Germans have become markedly more optimistic about their country's economic prospects, while the Portuguese are the gloomiest, a European Union poll published Wednesday indicated, reported dpa
Fifty-five per cent of Germans told the Eurobarometer survey that "the impact of the crisis on jobs has already reached its peak," while 33 per cent chose a rival statement suggesting that "the worst is still to come."
This meant that "optimism has risen spectacularly in Germany," researchers wrote, noting that, in a previous survey published in mid-2010, only 31 per cent of respondents had answered positively.
Estonians, Swedes and Austrians were even of more sunny dispositions, with 58 per cent of people there expecting things to get better, followed by the Dutch (57 per cent) and the Danes (56 per cent).
In contrast, only 20 per cent of respondents from Portugal were optimistic, against 73 per cent who expected the economic outlook to worsen.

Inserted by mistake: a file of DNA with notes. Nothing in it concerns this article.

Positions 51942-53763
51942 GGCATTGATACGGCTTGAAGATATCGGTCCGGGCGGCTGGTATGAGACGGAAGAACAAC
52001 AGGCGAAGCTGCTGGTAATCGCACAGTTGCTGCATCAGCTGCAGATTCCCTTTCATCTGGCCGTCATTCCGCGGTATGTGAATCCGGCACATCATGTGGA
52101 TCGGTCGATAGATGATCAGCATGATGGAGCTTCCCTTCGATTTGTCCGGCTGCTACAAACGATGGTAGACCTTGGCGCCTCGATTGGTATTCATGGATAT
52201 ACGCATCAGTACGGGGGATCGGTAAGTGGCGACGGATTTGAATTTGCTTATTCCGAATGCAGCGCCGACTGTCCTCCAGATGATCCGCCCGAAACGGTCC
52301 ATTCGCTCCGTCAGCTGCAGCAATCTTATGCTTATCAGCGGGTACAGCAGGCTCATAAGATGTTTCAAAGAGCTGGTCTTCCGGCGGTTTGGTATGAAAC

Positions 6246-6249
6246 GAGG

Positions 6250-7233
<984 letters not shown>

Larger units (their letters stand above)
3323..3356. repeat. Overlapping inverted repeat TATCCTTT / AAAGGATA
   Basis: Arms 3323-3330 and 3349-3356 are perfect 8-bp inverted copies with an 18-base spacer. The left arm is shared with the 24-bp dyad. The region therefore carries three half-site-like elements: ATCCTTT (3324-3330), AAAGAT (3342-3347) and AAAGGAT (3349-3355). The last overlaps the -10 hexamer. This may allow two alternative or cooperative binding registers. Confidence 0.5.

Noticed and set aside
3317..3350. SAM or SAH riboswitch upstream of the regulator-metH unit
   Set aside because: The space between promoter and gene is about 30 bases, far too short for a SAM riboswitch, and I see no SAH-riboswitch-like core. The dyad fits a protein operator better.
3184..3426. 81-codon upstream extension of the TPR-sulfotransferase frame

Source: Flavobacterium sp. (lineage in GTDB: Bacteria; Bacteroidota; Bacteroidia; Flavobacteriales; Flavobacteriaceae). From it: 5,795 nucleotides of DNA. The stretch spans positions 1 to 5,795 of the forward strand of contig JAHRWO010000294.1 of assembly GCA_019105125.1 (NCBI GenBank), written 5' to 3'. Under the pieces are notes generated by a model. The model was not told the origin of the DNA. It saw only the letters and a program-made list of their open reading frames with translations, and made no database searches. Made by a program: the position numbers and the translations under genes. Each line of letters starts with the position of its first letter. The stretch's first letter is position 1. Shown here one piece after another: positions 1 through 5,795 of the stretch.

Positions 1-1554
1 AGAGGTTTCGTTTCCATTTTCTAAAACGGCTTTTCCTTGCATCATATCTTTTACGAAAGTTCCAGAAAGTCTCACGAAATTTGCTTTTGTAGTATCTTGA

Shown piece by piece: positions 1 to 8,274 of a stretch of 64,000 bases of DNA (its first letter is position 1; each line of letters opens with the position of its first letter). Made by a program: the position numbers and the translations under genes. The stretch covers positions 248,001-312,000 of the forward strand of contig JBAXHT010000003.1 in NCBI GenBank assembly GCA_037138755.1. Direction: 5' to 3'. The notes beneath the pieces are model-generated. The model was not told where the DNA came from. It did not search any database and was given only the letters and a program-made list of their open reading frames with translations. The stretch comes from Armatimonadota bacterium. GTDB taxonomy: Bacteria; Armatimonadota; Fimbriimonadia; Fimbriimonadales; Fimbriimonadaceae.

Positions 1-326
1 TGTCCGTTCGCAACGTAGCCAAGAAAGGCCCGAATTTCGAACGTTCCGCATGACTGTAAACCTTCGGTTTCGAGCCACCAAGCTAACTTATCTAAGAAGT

Germany has been recording record growth in 2010. Portugal, on the other hand, has been battling with a high deficit, and speculation has been mounting that it might need to seek an EU-led bailout.
Ireland and Greece - the two eurozone countries which were forced to ask for international help in 2010 - were next in the Eurobarometer's list of "pessimistic" countries, with only 21 and 22 per cent of respondents expecting the economy to improve.
On average, 42 per cent of people in the EU's 27 countries thought the worse was behind, while 48 per cent still saw more clouds on the horizon.